The effects of large-scale land acquisition for jatropha plantation on small-scale farmers in rural communities in the Asante Akim North District

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From the hypothetical perspective, the phenomena of large-scale land acquisition for jatropha plantations may or may not affect small-scale farming but from the empirical point of view, the phenomena have been shown to have had diverse effects on small-scale farming within project communities. The implications could have interfering effects on household agriculture leading to reduced access to land, increased cost of land and change in farming systems among others. The study therefore examined the effects of large-scale land acquisition for jatropha plantation on small scale farmers in the Asante Akim North District. The study also sought to understand the processes that went into the large-scale land acquisition in the study area. The study is presented in five chapters. The study was an exploratory research that investigated the effects of large-scale land acquisition for jatropha plantation on small-scale farmers. The study therefore adopted the mixed research design using a combination of qualitative and quantitative methods to answer the research questions. The study adopted the pre-post research design to measure the effects of large-scale land acquisition on small-scale farmers. The selected communities include Dukusen, Afrisie, Ananekrom and Baama. The units of enquiry were purposively selected based on their presence in the study communities and their engagement in small-scale farming at least four farming seasons before and after the land acquisition. In all, 120 respondents were selected for the study from the four study communities. Ten key informants were also selected at the institutional level for interview on the process of land acquisition. A response rate of about 96% was obtained for the analyses. Data were collected through field observations, household questionnaires and key informants‟ interviews. Telephone Assisted Interviews (TAIs) were also done to validate some of the responses collected through direct interviews. Frequency and percentage distributions and analysis of variance (ANOVA) using Paired Sample Test to validate the strengths of the effects of large-scale land acquisition on small-scale farmers were applied in data analysis. The study found that: the minimum of 750,000 acres (303,514.7 hectares) of land said to be acquired by the Company was actually an aggregate or a summation of the projections of the proportions of land to be operated by the Company (Scanfuel Ghana Limited) from 2008 to 2017. The entire land acquisition process by the Company was fair and largely followed guidelines put in place by the Customary Land Secretariat and the Lands Commission amidst few post-acquisition agitations due to the encroachment of individual and family lands within project communities. Local participation in the process of the land acquisition was overlooked. The effects large-scale land acquisition on farmers‟ household economy (production, consumption, incomes (farm and non-farm) and expenditures (food and non-food) was mixed. However, farmers‟ household economy has improved after the large-scale land acquisition. The study therefore found household food security has relatively reduced after the large-scale land acquisition by the Company. It is concluded therefore that farmers‟ access to agricultural land is diminishing as a result of large-scale land acquisition by the Company. It is recommended therefore that the Traditional Authorities should exercise restraint in the customary disposition of land in the name of financial gains.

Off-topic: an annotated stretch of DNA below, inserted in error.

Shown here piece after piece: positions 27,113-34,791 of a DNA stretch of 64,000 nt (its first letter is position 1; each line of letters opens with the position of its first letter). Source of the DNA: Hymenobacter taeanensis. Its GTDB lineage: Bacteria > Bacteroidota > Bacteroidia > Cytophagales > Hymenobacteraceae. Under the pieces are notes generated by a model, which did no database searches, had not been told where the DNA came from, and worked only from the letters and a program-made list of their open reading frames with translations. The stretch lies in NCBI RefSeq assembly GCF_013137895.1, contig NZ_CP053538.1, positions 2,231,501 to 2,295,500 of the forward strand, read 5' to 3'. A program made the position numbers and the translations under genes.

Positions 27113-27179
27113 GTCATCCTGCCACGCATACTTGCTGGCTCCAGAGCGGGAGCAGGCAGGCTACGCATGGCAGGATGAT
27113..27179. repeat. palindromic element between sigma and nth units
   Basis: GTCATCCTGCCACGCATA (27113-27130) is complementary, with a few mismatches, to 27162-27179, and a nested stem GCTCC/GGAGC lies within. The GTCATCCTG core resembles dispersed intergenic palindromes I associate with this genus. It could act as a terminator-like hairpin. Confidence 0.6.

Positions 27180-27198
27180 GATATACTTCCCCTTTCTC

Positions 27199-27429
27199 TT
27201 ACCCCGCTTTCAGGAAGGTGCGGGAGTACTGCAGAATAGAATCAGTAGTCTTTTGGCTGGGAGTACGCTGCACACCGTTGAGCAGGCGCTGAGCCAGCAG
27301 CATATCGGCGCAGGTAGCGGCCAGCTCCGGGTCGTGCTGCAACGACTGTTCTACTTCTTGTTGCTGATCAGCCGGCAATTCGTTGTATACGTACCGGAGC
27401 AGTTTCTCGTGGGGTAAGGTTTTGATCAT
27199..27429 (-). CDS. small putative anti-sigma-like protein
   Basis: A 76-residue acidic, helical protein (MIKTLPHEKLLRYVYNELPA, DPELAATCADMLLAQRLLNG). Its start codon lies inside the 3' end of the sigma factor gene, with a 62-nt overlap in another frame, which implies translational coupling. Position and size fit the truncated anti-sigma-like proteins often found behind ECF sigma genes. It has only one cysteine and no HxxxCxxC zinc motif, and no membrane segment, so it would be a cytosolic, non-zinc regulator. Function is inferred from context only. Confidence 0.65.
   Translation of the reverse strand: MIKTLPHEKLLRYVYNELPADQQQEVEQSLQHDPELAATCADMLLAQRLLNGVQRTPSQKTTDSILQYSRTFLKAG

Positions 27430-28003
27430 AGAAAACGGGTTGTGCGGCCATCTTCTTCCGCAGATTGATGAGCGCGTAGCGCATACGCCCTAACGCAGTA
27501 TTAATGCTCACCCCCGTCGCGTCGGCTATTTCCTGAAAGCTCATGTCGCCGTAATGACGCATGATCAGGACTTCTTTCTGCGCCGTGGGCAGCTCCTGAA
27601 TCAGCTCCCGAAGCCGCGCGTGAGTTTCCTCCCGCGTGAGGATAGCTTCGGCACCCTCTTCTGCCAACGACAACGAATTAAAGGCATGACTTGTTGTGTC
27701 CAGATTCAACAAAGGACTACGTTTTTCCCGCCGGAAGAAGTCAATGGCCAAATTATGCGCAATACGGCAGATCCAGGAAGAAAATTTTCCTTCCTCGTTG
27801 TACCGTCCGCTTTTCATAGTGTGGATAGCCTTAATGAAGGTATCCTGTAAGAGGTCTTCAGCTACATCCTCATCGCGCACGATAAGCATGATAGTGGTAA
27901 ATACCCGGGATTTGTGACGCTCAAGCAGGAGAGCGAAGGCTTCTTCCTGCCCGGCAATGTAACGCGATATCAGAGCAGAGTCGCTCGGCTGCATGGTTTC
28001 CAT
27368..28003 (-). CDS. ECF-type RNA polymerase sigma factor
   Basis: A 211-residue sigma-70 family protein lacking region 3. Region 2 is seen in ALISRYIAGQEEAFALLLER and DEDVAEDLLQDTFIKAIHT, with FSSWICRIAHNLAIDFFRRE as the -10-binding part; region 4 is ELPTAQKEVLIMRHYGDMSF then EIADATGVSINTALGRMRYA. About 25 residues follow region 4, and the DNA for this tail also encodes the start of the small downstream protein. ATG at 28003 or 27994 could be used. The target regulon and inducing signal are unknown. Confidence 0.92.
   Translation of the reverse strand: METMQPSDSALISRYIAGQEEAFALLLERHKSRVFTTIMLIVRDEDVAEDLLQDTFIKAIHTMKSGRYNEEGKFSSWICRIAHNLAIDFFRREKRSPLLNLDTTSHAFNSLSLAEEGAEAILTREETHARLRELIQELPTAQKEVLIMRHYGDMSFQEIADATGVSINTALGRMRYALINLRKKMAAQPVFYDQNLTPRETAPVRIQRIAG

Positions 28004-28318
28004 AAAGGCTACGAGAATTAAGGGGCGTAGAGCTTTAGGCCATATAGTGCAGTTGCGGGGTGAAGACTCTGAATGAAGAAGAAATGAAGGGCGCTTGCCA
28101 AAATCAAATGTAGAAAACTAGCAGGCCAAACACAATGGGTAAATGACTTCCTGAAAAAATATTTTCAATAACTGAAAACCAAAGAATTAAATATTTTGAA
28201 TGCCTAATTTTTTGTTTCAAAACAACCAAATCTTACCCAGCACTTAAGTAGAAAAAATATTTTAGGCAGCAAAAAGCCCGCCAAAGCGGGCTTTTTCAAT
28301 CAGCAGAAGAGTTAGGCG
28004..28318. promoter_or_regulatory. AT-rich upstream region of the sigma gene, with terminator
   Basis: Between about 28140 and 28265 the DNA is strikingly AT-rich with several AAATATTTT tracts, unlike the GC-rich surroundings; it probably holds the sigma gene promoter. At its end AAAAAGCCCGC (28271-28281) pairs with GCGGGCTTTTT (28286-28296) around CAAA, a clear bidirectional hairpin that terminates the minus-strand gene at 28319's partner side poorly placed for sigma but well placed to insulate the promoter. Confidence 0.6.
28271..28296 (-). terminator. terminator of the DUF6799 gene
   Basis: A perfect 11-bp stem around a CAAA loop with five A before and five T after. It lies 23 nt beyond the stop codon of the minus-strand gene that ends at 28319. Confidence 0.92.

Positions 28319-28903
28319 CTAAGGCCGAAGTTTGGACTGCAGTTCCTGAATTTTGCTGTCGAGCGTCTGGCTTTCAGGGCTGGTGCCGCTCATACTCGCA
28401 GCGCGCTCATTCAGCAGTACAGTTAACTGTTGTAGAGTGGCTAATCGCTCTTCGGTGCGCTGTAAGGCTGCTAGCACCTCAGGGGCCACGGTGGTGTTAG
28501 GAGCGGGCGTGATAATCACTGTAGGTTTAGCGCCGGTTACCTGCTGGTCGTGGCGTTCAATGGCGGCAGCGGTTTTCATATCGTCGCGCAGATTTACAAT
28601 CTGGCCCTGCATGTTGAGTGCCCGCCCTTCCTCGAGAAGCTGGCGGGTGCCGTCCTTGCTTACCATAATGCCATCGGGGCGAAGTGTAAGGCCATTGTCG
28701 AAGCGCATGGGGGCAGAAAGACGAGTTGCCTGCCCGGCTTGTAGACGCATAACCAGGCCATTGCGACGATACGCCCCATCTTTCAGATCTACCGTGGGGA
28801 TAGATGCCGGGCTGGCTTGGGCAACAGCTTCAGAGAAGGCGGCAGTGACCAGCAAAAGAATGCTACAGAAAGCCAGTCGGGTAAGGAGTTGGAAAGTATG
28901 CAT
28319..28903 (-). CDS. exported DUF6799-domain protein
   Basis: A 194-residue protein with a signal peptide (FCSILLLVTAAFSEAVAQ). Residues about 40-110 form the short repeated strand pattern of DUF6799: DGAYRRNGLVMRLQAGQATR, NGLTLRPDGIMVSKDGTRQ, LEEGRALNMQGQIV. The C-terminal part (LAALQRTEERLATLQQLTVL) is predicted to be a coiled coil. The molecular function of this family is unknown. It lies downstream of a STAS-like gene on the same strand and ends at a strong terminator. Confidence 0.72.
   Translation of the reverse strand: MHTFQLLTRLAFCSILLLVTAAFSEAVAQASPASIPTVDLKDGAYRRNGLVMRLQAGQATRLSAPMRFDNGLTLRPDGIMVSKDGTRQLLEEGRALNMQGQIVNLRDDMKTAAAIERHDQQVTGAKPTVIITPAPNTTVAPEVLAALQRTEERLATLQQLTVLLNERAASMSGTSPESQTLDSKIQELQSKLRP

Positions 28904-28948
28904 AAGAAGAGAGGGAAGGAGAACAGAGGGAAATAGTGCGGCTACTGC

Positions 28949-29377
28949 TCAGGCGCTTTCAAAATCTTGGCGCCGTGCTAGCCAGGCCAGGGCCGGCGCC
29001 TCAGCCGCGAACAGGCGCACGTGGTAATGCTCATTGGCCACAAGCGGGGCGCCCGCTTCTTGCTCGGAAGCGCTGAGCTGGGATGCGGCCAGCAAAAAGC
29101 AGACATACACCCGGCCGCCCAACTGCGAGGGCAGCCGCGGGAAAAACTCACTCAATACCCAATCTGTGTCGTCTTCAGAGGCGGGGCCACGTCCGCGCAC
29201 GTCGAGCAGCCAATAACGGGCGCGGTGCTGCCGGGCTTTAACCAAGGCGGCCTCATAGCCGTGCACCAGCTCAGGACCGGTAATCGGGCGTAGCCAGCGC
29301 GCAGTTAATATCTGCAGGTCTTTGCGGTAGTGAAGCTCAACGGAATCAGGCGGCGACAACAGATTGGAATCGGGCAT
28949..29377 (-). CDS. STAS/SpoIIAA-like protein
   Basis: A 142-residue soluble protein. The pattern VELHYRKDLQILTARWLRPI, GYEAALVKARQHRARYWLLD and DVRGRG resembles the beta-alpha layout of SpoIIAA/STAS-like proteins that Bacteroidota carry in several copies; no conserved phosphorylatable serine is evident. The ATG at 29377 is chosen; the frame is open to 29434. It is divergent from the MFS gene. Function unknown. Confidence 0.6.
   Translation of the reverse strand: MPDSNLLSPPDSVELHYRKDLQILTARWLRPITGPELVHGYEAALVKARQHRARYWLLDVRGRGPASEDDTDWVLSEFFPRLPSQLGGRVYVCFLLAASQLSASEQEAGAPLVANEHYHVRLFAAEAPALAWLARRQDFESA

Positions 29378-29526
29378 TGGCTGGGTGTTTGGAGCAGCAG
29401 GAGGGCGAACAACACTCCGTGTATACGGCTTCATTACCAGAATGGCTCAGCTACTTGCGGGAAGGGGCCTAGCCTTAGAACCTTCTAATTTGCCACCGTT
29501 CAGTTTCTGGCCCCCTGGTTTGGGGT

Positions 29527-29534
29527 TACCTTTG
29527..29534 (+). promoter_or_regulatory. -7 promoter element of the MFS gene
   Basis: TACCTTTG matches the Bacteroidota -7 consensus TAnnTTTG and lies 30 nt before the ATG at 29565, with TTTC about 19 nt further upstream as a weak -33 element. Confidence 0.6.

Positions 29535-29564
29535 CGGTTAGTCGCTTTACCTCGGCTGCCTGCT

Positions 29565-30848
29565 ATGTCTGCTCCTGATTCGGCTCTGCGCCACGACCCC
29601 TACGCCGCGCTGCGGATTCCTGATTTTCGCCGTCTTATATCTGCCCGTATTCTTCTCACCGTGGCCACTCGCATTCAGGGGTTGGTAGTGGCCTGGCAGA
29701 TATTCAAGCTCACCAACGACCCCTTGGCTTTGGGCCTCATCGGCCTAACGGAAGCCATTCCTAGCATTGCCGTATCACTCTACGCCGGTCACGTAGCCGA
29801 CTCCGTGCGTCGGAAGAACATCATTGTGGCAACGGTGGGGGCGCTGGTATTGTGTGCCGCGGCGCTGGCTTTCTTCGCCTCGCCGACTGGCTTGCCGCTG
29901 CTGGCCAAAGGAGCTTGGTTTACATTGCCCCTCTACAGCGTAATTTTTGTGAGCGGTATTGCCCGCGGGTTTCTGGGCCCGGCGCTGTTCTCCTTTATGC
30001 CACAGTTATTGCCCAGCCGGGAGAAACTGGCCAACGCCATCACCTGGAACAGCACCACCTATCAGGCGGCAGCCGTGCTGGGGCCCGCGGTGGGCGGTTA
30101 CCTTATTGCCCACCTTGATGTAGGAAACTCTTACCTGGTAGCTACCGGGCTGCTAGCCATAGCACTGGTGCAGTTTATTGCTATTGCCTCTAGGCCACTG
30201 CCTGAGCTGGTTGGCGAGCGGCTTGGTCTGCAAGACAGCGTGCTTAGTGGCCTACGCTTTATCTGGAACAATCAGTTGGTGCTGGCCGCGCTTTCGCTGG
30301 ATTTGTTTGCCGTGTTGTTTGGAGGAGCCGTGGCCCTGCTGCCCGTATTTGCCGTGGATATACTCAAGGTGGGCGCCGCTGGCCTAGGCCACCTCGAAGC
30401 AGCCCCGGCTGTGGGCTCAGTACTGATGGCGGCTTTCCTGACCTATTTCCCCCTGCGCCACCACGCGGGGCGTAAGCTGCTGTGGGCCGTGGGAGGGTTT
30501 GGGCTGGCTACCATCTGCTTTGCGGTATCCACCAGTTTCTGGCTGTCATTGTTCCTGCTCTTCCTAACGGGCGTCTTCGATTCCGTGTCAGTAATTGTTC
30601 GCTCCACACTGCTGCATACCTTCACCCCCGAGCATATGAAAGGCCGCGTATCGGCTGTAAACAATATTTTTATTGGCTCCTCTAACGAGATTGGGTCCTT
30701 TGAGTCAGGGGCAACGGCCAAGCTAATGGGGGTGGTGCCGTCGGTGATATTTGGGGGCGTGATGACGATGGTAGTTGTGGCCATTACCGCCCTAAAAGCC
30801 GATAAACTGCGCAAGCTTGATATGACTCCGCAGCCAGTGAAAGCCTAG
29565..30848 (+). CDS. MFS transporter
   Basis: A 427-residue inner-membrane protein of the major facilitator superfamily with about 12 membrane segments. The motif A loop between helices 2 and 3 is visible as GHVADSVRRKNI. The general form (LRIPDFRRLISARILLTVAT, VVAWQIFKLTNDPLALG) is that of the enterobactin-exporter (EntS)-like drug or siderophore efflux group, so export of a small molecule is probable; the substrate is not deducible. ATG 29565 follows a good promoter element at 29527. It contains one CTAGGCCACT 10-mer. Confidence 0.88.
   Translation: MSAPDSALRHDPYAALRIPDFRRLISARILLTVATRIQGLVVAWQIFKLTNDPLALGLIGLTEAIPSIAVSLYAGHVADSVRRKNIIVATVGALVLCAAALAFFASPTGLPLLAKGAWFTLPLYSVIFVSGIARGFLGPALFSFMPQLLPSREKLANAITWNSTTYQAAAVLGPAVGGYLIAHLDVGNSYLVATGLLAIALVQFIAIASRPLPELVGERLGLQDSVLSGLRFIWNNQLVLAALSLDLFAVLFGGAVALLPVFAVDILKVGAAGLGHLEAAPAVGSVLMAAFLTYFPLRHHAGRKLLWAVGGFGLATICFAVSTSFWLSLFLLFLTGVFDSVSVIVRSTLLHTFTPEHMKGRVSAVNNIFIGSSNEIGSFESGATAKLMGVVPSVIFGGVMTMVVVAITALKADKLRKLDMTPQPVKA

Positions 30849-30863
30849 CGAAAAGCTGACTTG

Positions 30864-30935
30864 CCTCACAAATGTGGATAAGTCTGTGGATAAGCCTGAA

A thesis submitted to the School of Graduate Studies Kwame Nkrumah University of Science and Technology, Kumasi in partial fulfilment of the requirements for the degree of Master of Science in Development Policy and Planning.